Walt Blanton

Voyage From the Past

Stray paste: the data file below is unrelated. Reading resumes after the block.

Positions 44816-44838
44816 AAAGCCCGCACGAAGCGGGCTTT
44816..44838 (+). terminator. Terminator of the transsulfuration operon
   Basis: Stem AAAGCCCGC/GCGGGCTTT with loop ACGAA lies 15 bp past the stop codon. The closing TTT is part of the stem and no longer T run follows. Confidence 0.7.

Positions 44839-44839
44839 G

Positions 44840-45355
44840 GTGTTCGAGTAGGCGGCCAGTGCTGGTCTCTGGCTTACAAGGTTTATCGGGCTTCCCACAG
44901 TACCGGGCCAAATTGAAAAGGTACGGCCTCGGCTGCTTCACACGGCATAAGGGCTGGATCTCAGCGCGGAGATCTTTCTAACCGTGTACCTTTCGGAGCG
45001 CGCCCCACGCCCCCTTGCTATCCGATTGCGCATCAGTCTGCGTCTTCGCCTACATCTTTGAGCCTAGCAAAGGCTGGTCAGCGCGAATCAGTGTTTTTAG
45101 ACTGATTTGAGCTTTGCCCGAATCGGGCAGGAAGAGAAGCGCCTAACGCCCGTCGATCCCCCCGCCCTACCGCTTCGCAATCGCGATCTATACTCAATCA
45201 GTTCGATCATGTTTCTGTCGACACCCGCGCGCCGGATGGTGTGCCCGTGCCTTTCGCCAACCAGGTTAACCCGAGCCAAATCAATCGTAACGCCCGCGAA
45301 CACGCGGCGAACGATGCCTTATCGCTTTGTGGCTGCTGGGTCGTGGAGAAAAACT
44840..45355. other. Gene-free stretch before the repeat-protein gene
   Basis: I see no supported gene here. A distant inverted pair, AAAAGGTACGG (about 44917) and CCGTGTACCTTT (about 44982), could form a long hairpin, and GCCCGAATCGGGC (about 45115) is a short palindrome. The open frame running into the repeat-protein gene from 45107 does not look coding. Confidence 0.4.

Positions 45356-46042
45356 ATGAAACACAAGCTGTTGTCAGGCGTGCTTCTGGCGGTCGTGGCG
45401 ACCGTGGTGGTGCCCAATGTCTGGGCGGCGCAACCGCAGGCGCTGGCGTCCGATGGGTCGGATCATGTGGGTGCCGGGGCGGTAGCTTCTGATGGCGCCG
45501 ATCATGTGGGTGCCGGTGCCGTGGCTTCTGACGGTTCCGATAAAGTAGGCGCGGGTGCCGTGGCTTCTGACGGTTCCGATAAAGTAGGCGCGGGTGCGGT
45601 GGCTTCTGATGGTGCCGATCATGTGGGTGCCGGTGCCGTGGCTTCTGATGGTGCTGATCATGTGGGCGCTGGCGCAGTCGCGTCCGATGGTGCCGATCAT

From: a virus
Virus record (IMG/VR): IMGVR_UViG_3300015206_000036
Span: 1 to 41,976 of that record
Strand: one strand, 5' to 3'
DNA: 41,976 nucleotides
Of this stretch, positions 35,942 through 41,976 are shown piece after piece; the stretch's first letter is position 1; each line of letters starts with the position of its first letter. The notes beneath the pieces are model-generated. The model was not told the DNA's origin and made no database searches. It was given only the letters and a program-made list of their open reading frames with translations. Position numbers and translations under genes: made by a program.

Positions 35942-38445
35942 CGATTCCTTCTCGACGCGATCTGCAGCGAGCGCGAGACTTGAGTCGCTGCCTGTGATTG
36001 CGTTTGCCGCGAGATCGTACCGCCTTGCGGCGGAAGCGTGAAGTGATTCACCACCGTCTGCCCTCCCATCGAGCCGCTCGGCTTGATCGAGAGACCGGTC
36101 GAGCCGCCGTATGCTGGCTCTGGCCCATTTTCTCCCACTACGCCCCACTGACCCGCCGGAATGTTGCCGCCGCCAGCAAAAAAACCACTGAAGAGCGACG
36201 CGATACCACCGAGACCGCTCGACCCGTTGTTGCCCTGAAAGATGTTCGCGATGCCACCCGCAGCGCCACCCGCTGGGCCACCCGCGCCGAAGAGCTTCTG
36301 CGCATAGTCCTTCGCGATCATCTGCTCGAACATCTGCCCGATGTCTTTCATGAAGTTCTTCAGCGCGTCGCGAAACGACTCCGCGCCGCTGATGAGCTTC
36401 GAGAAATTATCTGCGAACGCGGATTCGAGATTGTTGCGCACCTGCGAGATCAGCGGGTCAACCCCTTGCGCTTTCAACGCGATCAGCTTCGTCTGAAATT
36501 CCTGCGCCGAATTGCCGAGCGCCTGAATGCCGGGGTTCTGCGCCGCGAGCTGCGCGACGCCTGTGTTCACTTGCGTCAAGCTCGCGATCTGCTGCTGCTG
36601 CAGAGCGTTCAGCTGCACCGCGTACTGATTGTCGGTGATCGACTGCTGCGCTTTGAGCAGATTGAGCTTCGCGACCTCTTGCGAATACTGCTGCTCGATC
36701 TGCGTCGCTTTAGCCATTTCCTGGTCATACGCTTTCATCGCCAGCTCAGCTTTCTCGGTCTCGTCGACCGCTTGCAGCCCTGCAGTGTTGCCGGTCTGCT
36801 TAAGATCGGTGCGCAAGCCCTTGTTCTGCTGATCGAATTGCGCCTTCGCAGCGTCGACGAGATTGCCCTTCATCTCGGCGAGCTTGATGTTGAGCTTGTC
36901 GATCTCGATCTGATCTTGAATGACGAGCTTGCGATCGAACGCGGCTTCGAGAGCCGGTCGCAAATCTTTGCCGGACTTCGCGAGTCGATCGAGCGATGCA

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Las Vegas is hardly the first place that comes to mind when one thinks of avant-garde jazz -- -New York, Chicago, Amsterdam, Stockholm, Copenhagen, and Boston are all known for their contributions to jazz's avant-garde, but not Las Vegas. Nonetheless, Vegas is where trumpeter/cornetist/fl├╝gelhornist Walter Blanton has, since 1975, been leading a mildly avant-garde jazz group called Dharma. Blanton doesn't lead Dharma on a full-time basis; he pays his bills by working in Vegas' showrooms, and Dharma is among his side projects. Recorded in 1997 and 1998, this CD paints an attractive picture of Blanton's band. Voyage From the Past is not an album of atonal chaos; rather, Blanton and his colleagues (who include, among others, alto saxophonist Phil Wigfall, tenor saxophonist Marc Solis, pianist Stefan Karlsson, and drummer Roy James) favor an inside/outside approach and draw on influences that range from Ornette Coleman's free jazz breakthroughs to the early-'60s post-bop of Eric Dolphy and John Coltrane. Although Dharma interprets two Coleman tunes ("Una Muy Bonita" and "Lorraine"), most of the material was written by Blanton himself -- and he shows himself to be a thoughtful, intelligent composer on pieces that range from the moody "Bent Boogie" to the quirky "Roy's Toys" and the Indian-tinged "Torpedo Junction" (as opposed to "Tuxedo Junction"). Meanwhile, "Blackwell Street Boogie" is an abstract yet funky piece that was named after drummer Ed Blackwell, who was among Coleman's sidemen in the early '60s. Again, Voyage From the Past isn't about atonal screaming for the sake of atonal screaming; the material, although slightly left-of-center, is relatively melodic. And this CD makes you wish that Blanton's Dharma wasn't so obscure.